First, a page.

Archaeologists in Turkey have identified massive structures below a Roman-era castle

Archaeologists in Turkey have identified large structures underneath a Roman-era Zerzevan Castle which they believe could potentially change modern understanding of this area’s history.

The backdrop: Zerzevan Castle is a former Roman Empire military garrison site located in southeast Turkey, known for its historical significance.
* Also present at this site is the Mithras Temple from the Mithras religion believed to have originated in ancient Persia.
* The castle and the temple, along with massive structures yet to be excavated, have been identified thanks to ground-penetrating radar scans and are revealing multiple layers of artifacts dating back to pre-Roman history.

Current findings: Archaeologist Aytac Coskun and his team have already unearthed several objects including a well-preserved Roman-era baptismal bucket and an Assyrian-era stamp, an official seal carved into a rock that could date back nearly 3,000 years.
* According to Coskun, the total digging area inside the castle walls is 57,000 square meters and he estimates that around 1,500 people lived here in peaceful times, while around 10,000 people might have sought shelter here during wartime.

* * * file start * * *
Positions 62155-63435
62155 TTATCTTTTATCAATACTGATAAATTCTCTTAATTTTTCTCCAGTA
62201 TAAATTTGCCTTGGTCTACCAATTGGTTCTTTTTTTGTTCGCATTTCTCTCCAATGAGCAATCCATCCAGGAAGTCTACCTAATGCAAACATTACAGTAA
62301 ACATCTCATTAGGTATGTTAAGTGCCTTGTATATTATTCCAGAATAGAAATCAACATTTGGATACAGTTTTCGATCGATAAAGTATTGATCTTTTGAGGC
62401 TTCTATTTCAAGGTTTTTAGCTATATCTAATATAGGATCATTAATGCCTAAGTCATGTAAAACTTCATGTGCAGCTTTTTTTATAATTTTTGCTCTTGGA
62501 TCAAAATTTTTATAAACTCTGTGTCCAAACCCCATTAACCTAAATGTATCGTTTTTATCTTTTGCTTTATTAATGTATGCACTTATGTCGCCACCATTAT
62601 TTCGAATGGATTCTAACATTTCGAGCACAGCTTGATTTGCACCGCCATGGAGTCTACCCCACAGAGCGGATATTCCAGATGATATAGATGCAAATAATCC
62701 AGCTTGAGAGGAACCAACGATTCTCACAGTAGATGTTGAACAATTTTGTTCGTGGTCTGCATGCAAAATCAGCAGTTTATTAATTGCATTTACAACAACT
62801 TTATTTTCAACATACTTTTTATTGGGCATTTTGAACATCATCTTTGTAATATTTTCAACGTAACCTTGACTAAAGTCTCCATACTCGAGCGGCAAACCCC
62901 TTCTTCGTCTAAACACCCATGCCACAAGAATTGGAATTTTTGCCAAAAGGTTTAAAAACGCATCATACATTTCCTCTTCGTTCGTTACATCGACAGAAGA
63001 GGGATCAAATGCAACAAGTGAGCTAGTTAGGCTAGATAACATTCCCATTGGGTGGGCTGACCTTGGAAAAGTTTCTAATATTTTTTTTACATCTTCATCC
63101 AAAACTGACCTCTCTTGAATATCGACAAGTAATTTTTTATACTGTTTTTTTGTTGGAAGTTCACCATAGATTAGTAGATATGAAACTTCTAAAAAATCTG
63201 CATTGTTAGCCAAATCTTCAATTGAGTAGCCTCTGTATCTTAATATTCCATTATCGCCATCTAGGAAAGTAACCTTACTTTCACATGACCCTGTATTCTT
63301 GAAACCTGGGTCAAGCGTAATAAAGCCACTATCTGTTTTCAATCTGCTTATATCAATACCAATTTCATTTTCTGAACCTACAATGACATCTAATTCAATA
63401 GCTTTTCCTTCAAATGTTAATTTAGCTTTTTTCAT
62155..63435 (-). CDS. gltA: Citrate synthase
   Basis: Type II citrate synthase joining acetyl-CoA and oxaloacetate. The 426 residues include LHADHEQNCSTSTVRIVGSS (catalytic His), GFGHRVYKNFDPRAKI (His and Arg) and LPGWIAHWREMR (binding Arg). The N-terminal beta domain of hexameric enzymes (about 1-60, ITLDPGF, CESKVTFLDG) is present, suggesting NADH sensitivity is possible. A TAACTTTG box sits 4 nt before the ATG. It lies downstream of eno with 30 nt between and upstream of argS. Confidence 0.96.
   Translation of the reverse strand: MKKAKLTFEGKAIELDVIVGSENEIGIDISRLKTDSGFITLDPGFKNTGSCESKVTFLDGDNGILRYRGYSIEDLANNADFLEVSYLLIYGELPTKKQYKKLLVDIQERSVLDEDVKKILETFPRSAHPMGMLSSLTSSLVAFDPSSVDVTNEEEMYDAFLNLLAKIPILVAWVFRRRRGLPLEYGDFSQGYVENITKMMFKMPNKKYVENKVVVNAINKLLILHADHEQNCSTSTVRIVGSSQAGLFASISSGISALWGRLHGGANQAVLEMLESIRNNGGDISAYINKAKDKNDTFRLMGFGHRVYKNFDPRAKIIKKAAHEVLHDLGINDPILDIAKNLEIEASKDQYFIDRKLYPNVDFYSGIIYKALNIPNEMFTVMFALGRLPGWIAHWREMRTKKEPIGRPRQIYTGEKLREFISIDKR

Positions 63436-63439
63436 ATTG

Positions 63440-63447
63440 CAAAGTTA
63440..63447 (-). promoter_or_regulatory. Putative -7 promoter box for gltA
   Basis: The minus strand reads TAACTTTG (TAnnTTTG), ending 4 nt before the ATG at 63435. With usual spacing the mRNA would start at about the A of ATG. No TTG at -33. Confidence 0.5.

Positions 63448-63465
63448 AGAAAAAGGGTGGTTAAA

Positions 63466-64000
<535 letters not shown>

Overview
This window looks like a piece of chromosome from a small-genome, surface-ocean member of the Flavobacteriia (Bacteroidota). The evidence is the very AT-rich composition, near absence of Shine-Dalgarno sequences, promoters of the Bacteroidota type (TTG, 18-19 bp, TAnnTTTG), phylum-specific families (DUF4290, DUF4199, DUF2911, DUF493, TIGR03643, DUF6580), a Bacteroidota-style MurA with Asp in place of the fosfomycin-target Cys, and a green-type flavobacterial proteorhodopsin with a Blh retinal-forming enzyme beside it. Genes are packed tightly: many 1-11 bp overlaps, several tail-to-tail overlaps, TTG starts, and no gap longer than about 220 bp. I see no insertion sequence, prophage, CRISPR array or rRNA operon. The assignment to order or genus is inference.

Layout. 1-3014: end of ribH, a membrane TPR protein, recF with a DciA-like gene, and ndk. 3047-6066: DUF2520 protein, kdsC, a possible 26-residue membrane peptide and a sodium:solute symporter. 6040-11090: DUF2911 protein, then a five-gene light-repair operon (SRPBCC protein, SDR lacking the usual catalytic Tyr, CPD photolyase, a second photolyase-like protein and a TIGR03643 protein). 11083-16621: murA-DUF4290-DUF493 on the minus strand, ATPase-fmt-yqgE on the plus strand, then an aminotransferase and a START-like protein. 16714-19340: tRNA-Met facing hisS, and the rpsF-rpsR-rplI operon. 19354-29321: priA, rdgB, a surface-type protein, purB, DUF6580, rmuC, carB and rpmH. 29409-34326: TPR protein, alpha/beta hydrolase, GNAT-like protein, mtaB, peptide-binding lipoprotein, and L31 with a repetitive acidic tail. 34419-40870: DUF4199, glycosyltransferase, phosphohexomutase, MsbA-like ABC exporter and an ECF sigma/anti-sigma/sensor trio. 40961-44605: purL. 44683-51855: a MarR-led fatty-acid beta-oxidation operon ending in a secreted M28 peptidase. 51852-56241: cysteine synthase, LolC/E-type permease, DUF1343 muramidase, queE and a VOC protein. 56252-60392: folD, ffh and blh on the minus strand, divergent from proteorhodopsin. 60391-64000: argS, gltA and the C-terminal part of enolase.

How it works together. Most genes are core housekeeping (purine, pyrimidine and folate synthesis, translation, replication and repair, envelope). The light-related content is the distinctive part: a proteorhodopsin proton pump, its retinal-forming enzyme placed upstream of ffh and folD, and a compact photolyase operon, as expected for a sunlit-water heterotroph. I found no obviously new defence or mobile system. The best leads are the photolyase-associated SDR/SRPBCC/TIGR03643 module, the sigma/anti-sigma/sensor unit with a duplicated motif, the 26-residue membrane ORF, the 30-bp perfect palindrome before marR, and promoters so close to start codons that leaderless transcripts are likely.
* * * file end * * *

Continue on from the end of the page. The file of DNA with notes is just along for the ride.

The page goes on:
Future prospects: The unexplored residential complexes inside the castle walls and the remains beyond the castle walls have the potential to provide further advancements in the archaeological history of this region.
* Only about 10% of the area within the castle walls has been explored so far, promising more discoveries in the future.
* Coskun believes that the excavation work at this site could continue for another 30 years.

View original article on NPR

This summary was created by an AI system. The use of this summary is subject to our Terms of Service.

Contact us about this post






Leave a Reply

Your email address will not be published. Required fields are marked *